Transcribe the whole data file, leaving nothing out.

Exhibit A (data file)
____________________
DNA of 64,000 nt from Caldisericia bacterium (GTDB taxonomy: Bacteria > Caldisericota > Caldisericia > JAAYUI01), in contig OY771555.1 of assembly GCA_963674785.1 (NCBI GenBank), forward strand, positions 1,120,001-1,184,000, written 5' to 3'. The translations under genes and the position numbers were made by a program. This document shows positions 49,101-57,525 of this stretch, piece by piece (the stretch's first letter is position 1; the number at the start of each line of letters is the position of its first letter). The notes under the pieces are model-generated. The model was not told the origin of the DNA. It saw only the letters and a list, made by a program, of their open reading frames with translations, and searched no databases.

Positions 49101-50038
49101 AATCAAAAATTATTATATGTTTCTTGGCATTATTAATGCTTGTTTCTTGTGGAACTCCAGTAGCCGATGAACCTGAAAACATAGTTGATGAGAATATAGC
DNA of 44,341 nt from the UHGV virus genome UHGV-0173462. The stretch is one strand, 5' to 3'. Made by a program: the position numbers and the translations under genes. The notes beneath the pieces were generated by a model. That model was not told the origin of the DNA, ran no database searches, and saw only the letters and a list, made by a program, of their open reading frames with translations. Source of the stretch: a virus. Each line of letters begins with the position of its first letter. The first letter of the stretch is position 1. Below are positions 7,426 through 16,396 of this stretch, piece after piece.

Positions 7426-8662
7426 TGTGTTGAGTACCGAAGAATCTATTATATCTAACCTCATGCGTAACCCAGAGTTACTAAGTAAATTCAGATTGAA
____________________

DNA of 64,000 nt from Caldisericia bacterium (GTDB taxonomy: Bacteria > Caldisericota > Caldisericia > JAAYUI01), in contig OY771555.1 of assembly GCA_963674785.1 (NCBI GenBank), forward strand, positions 1,120,001-1,184,000, written 5' to 3'. The translations under genes and the position numbers were made by a program. This document shows positions 49,101-57,525 of this stretch, piece by piece (the stretch's first letter is position 1; the number at the start of each line of letters is the position of its first letter). The notes under the pieces are model-generated. The model was not told the origin of the DNA. It saw only the letters and a list, made by a program, of their open reading frames with translations, and searched no databases.

Positions 49101-50038
49101 AATCAAAAATTATTATATGTTTCTTGGCATTATTAATGCTTGTTTCTTGTGGAACTCCAGTAGCCGATGAACCTGAAAACATAGTTGATGAGAATATAGC
DNA of 44,341 nt from the UHGV virus genome UHGV-0173462. The stretch is one strand, 5' to 3'. Made by a program: the position numbers and the translations under genes. The notes beneath the pieces were generated by a model. That model was not told the origin of the DNA, ran no database searches, and saw only the letters and a list, made by a program, of their open reading frames with translations. Source of the stretch: a virus. Each line of letters begins with the position of its first letter. The first letter of the stretch is position 1. Below are positions 7,426 through 16,396 of this stretch, piece after piece.

Positions 7426-8662
7426 TGTGTTGAGTACCGAAGAATCTATTATATCTAACCTCATGCGTAACCCAGAGTTACTAAGTAAATTCAGATTGAA